Diwali on Two Continents…
There is the sound of one match strike in some remote corner, a murmur of an ardent prayer, a curve of lips and suddenly, like a revolution, my entire country is blanketed by little trembling flames.
It is the Festival of Lights – Deepavali or Diwali. It is magical, the only time I wish I had a photographic brain to flip over these images for the rest of the year. For nothing on this mortal earth can capture what we see on this night. Honestly for me, the minute Diwali starts, I dread that it will end, that we will be left in the darkness again, that life will return to the meager electric street lights.
Diwali is one holiday I sorely missed when I lived in the US. I remember visiting the Indian stores in the neighborhood to buy my earthen ‘diyas’ (lamps), calling my cleaning service to come and give our home a professionally cleaned look, buying sweetmeats from wherever it was possible. But I also remember being alone while performing these rituals. I would sheepishly light the diyas on my deck, the window ledges, and the house entrance, guilty that it was against the rules for being a fire hazard!
The lamps in the balcony agreed with the authorities and would go out almost immediately after I lit them! I would try in vain to keep the flame burning for a while before I would just give up. Like everything else in America, the celebrations were conveniently pushed to a weekend when we met with other Indian Americans for a regular get-together, drinks and dinner. The only reason we remembered that it was Diwali that we were celebrating were the traditional clothes we would wear. Even this was enough reason for us to look forward to. Only now I know what I had been missing those years!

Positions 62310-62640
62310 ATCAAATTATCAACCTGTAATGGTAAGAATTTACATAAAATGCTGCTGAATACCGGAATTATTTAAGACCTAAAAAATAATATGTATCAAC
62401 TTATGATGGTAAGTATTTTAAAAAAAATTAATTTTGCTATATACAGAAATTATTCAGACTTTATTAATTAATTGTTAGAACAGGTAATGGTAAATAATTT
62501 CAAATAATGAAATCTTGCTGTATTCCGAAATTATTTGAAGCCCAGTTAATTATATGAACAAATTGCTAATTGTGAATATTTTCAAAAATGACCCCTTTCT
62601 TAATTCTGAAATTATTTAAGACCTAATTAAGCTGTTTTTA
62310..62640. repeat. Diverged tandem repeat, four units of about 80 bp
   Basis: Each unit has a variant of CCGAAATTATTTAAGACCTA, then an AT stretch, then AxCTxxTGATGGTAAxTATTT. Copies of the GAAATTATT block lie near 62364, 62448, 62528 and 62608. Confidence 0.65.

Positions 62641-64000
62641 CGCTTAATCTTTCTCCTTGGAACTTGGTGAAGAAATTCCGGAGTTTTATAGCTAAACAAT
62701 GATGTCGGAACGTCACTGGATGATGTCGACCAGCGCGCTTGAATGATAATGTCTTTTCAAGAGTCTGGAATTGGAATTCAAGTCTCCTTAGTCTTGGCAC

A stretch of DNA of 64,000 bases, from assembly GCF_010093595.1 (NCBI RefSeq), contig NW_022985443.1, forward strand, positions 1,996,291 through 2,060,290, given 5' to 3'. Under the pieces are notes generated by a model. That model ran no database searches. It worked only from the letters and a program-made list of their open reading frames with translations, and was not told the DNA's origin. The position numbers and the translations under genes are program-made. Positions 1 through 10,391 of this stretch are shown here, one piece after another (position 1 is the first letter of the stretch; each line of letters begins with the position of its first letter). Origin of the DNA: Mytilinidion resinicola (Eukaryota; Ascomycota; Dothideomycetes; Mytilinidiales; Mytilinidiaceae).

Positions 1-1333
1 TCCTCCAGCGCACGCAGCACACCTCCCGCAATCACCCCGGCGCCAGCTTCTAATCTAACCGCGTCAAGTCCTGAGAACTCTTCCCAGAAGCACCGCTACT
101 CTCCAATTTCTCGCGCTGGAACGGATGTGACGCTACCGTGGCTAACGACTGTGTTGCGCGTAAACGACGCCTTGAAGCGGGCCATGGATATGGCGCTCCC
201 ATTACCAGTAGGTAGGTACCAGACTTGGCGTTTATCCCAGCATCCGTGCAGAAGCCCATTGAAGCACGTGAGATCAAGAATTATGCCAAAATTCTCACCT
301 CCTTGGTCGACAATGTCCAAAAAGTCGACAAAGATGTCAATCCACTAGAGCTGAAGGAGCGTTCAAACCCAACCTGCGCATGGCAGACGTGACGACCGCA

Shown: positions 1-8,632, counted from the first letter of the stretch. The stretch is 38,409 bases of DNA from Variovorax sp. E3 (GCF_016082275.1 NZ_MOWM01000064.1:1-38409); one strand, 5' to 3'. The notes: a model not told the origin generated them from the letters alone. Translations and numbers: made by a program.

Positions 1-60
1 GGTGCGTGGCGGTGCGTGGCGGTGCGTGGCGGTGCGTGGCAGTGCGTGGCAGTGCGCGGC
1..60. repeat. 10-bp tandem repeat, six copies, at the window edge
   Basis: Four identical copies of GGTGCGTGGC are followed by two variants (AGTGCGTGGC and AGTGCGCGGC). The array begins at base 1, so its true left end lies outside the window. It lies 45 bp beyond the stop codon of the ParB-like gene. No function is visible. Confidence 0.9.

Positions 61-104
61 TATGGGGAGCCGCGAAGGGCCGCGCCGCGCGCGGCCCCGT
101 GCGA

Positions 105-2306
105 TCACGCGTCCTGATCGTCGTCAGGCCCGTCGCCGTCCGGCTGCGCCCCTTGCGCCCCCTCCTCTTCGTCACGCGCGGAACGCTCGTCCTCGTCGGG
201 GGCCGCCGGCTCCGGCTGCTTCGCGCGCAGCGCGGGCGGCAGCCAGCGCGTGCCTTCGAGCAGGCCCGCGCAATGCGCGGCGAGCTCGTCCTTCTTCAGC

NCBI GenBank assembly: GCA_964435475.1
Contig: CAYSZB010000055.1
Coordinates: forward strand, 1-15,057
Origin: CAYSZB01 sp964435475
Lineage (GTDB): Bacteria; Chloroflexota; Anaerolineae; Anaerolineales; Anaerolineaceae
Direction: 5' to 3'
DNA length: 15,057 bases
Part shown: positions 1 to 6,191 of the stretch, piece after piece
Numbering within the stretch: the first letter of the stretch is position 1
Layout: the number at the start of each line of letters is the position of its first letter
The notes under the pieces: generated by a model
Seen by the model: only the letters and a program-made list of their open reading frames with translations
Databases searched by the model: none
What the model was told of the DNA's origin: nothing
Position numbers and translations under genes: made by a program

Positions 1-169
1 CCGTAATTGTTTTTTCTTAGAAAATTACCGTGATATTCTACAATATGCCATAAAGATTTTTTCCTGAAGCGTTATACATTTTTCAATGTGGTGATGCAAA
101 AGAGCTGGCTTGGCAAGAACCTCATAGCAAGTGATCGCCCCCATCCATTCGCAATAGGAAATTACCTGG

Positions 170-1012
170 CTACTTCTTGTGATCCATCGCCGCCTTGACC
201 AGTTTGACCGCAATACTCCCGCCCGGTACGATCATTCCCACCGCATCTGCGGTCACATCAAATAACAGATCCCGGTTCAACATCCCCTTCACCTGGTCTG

Here in India, the arrangements start early: Diwali is the only thing on everyone’s minds and I really mean everyone when I say that. Muslims, Christians, Buddhists all look at this as an opportunity to party and get together. I would even give Diwali my personal name – Festival of cards (teen patti mainly but over the last few years poker has established a strong presence here too). While the puritans still stick to their board, blind, raise and pack, the new clan draws two cards for hold’em.
People are loaded during Diwali and they like to gamble to pay respect to the Goddess of wealth – Laxmi. She is said to be around and each fervently pray to her to bring the money to them. I can imagine Ma Laxmi being torn between people for her blessings and finally just blessing someone with the most virtues.
Firecrackers Burning Bright at Diwali
Every market is filled with the hustle and bustle of special stalls for firecrackers. The newest ones, the most expensive ones, the most innovative ones, the cheapest ones – they are all available and most people make a beeline early so that they get the best. I remember being shocked when I first heard that burning firecrackers was a right reserved only by the authorities in the US. I almost cried!